If you look at sociological explanations of codependency, you will find that it focuses on imbalanced relationships between people, often enabling one another in an unhealthy way. At The Bridge to Recovery, we have always viewed codependency in a much broader, more encompassing way.
At The Bridge to Recovery, we view codependency as an individual having an unhealthy relationship with anything in their lives, such as with:
You can find more on the relationship between codependency and trauma. It is an important concept to understand since they are linked so closely together; almost intertwined.
At The Bridge to Recovery, our focus is on helping those individuals heal those relationships. When we experience trauma, including childhood trauma, we experience negative thinking, behaving, and feeling. When left unresolved, this becomes our common emotional response system.
During the 1970’s and 1980’s when our Co-Founder, Carol Cannon, developed the definition of codependency you see throughout our website, the “codependency movement” was in full swing. With it came a negative stigma to be “codependent” and further stigmatized to get help for it.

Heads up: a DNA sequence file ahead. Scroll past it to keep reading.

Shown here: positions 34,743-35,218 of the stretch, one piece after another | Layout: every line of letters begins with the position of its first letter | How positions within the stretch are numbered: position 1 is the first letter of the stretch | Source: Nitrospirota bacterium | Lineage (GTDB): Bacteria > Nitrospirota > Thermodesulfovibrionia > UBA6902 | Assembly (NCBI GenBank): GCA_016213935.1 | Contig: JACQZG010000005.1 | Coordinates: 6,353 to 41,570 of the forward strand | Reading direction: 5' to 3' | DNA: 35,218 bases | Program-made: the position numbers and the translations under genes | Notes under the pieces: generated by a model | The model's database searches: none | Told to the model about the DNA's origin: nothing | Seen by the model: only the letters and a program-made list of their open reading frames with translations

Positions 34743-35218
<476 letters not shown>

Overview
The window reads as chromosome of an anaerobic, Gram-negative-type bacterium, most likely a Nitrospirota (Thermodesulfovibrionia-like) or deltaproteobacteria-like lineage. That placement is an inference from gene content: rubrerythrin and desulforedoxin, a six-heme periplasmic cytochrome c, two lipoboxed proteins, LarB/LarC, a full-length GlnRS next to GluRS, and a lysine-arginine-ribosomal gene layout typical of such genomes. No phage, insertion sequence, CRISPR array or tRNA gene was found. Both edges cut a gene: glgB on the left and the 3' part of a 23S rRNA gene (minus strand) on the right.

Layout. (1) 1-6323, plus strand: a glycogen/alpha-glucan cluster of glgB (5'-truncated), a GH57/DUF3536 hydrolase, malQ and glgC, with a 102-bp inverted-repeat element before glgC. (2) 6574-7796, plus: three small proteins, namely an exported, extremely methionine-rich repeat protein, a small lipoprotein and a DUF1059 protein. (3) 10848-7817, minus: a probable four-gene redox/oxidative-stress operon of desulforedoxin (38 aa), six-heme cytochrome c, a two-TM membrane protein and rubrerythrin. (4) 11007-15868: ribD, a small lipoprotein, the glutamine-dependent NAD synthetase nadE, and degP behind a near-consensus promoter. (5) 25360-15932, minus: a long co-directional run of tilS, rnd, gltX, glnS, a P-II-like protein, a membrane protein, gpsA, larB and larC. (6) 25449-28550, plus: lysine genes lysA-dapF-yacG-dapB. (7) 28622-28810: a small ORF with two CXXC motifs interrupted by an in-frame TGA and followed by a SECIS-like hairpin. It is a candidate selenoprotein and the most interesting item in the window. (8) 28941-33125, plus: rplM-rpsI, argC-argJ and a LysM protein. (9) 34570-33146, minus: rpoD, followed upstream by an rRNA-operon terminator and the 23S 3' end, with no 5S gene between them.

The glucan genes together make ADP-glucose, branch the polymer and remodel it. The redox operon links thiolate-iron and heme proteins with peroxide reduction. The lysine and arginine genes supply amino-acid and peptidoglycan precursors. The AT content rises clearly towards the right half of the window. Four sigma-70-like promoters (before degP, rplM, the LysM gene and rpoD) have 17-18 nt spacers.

Today, we are proud to have helped thousands of individuals and families experience healing from their negative and unhealthy relationships. Emotional freedom and happiness became possible, and we continue to help lift the stigma attached to those seeking help.
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The Bridge to Recovery hires Butch Glover as the new Executive Director
“ Honestly the Bridge taught me something I already knew but had to remember. I am so damn special, valid, and important. Everyone in my life saw it, but me. The Bridge just showed me how to look in the mirror to see for myself. ”
- Jewel, Alumnus